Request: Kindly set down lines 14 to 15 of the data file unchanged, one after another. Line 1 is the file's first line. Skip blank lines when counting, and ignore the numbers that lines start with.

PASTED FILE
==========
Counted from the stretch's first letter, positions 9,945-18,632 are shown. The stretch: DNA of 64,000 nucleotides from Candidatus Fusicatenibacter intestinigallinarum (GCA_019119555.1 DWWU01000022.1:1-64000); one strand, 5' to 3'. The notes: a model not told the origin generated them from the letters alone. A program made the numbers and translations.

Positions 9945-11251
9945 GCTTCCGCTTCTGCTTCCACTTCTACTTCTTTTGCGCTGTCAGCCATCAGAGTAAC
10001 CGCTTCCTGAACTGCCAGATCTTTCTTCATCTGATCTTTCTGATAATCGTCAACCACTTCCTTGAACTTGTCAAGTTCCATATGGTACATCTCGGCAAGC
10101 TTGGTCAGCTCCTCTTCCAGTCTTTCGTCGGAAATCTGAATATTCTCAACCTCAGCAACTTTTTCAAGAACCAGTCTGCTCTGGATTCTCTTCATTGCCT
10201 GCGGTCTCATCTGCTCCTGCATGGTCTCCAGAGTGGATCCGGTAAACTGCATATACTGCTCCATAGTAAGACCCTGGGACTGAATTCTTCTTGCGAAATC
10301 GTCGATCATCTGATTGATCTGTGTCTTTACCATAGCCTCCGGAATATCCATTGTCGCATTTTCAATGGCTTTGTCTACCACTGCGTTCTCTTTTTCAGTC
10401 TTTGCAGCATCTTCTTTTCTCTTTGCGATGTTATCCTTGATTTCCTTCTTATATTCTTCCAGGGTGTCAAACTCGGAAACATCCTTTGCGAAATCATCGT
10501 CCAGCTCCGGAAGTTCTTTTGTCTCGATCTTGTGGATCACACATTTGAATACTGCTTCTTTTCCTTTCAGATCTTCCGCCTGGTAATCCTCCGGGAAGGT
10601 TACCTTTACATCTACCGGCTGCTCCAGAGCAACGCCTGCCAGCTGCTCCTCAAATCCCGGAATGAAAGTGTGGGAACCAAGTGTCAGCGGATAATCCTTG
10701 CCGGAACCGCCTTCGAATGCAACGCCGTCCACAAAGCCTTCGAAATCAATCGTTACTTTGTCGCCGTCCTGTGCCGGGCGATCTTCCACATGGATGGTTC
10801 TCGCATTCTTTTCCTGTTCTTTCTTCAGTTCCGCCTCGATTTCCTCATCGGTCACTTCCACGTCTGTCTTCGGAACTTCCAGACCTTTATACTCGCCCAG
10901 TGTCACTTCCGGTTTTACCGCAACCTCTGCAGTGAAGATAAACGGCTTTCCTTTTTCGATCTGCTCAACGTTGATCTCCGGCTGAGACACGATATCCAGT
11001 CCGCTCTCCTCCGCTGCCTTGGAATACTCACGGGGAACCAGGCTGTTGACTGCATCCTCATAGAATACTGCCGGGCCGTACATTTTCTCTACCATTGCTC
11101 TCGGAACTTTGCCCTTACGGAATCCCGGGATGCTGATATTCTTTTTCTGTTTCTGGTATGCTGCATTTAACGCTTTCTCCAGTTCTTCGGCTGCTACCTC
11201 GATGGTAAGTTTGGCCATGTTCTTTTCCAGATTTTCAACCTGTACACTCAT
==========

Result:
11001 CCGCTCTCCTCCGCTGCCTTGGAATACTCACGGGGAACCAGGCTGTTGACTGCATCCTCATAGAATACTGCCGGGCCGTACATTTTCTCTACCATTGCTC
11101 TCGGAACTTTGCCCTTACGGAATCCCGGGATGCTGATATTCTTTTTCTGTTTCTGGTATGCTGCATTTAACGCTTTCTCCAGTTCTTCGGCTGCTACCTC